(Cross-posted from Slide2Learn)
I had a great time at the recent Slide2Learn conference in Perth. There were some fabulous keynotes, lots of interesting workshops and the opportunity to meet inspiring educators.
I was there with an ulterior motive, to publicise the project I am working on with Australian Red Cross in conjunction with Australian Emergency Management Institute (AEMI). The project is about Disaster Resilience Education and aims to develop teacher confidence in the teaching of disaster resilience education and thus develop disaster resilience within primary and secondary school students.
The incidence of natural hazards – bushfire, flood, cyclone etc – is on the increase. More people are being affected every year and the cost to the community is growing.
Government and Emergency Management Agencies are increasingly aware that assistance cannot be guaranteed in the immediate aftermath of an emergency or even for 24 hours or more after an event. Communities need to be prepared and know how to respond.
Prevention – identifying hazards and removing if possible
Preparation – having a fire plan, preparing an emergency kit, making an evacuation plan
Response – responding to the immediate needs of the emergency situation
Recovery – the actions needed to return to normal, whether or not that is the same as before.
Disaster resilience is enabled by the understanding and ability to enact these four stages.
Disaster Resilience Education (DRE)
Educating children is a way of indirectly influencing families and communities – children encourage their family members to act, and they help connect families with communities. Disaster resilience is important for every member of society, regardless of age or physical ability or where they live. Children can change long term behaviour to build more resilient communities, and resilient children will become resilient adults.
To be effective DRE needs to part of the curriculum, not an add-on, not “yet another thing we’re expected to teach”. The project seeks to use the development of the new Australian curriculum as a means to embed the teaching of DRE across curriculum areas and general capabilities. We want teachers to have an understanding of and be able to articulate what DRE is and why it is important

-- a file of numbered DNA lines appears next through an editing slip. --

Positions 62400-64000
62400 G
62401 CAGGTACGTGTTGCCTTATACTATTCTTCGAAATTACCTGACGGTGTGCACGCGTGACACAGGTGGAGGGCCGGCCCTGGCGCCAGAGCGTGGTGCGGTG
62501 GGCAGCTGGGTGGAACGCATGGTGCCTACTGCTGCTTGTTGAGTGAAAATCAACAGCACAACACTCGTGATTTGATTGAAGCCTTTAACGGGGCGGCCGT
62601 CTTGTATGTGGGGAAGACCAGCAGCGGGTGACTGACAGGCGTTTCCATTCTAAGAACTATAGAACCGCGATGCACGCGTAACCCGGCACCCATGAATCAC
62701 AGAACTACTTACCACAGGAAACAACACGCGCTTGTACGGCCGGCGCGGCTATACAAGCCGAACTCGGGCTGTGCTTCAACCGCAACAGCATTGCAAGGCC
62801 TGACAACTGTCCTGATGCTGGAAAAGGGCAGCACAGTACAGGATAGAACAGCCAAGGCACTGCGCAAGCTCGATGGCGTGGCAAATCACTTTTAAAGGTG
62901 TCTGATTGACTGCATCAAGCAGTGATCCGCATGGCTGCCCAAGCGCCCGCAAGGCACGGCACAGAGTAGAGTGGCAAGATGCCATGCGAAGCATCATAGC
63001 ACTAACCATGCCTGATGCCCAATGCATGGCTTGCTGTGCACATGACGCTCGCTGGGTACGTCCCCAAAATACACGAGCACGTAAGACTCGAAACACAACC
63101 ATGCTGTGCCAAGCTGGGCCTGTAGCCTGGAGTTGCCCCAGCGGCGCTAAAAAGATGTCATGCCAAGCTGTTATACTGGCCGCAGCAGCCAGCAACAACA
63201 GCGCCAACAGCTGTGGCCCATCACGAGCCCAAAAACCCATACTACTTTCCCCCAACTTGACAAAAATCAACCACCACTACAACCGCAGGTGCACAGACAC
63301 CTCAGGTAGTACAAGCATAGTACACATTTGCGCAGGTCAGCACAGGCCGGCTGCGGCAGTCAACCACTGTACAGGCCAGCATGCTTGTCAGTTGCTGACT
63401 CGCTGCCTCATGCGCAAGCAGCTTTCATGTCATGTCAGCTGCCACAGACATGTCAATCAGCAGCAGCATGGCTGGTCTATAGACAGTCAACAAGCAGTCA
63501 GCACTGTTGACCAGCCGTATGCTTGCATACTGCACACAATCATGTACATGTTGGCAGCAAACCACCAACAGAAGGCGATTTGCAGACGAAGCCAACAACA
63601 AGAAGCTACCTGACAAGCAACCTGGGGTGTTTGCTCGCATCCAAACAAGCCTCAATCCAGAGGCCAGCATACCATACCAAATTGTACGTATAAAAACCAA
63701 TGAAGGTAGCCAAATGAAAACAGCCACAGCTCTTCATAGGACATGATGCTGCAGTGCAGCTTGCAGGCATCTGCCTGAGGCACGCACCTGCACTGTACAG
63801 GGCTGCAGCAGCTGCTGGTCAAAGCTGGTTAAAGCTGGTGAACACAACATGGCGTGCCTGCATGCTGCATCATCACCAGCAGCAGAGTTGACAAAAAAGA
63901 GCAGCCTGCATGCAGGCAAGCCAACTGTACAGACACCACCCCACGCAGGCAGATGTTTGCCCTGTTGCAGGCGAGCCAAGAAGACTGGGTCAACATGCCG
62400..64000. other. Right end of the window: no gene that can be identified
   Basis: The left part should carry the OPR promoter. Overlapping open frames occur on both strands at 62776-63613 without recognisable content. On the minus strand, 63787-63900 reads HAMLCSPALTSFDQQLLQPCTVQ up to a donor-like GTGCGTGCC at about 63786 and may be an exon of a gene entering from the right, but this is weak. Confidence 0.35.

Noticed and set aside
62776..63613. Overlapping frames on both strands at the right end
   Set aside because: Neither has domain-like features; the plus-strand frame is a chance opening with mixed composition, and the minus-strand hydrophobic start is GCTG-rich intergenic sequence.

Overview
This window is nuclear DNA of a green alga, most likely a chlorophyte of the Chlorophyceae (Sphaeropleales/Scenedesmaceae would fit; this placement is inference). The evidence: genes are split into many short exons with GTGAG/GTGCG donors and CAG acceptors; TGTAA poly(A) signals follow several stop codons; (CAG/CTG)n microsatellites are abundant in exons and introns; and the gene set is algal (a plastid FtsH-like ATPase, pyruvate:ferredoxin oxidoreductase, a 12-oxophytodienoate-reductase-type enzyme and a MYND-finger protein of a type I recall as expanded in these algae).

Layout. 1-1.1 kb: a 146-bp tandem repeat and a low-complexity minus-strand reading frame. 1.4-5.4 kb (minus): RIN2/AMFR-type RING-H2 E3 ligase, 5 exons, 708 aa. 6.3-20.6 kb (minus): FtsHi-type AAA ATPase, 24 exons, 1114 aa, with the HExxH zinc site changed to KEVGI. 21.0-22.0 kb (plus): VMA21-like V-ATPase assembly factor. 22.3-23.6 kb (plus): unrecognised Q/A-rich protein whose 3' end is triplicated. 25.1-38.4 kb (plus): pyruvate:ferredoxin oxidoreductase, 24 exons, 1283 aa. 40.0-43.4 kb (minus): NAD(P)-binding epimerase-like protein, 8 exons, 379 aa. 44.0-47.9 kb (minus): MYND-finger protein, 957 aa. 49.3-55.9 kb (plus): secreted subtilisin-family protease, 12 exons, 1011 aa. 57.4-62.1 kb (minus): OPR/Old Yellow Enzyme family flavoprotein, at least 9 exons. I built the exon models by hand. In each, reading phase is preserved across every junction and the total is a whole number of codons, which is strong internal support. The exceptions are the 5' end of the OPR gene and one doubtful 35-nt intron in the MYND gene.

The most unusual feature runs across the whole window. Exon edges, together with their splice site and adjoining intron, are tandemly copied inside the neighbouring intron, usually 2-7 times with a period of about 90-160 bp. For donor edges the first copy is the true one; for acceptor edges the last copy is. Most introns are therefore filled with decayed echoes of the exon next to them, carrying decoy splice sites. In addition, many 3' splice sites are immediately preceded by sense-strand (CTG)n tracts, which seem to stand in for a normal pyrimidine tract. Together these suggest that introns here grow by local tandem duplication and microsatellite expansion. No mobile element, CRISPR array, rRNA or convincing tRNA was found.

To achieve this firstly we are mapping existing Australian DRE resources to the Australian Curriculum. Many of these resources have been created by Emergency Management Agencies. The report from this exercise will be used to develop pathways for teachers so they can select the best resources to use with their students. We will also provide information to Emergency Management agencies about where their resources fit the curriculum and where there are opportunities for improvement and new development.
Secondly, we will be designing and delivering professional development for teachers to promote the disaster resilience message and to share and explore available resources. Some of this will be in person at various conferences but I also plan to create some online resources and I’d love to work with teachers and students to do so.
Can you help?
Do you know of any conferences, network meetings, or other opportunities where I would be welcome to present? I’d love to hear about them – I am able to travel for this purpose.
Do you have an interest in disasters? Are you and your students looking for a real-life project where you can make a difference? Could you and your students work with me to create resources like videos, games, ebooks to help spread the DRE messages to teachers and students?
Please get in touch!
Reply to this post, send a tweet to @hbailie, email hbailie at redcross.org.au or download the project app http://my.yapp.us/CSJYL7 where you can leave a message under “Share your thoughts”. I’d love to hear from you.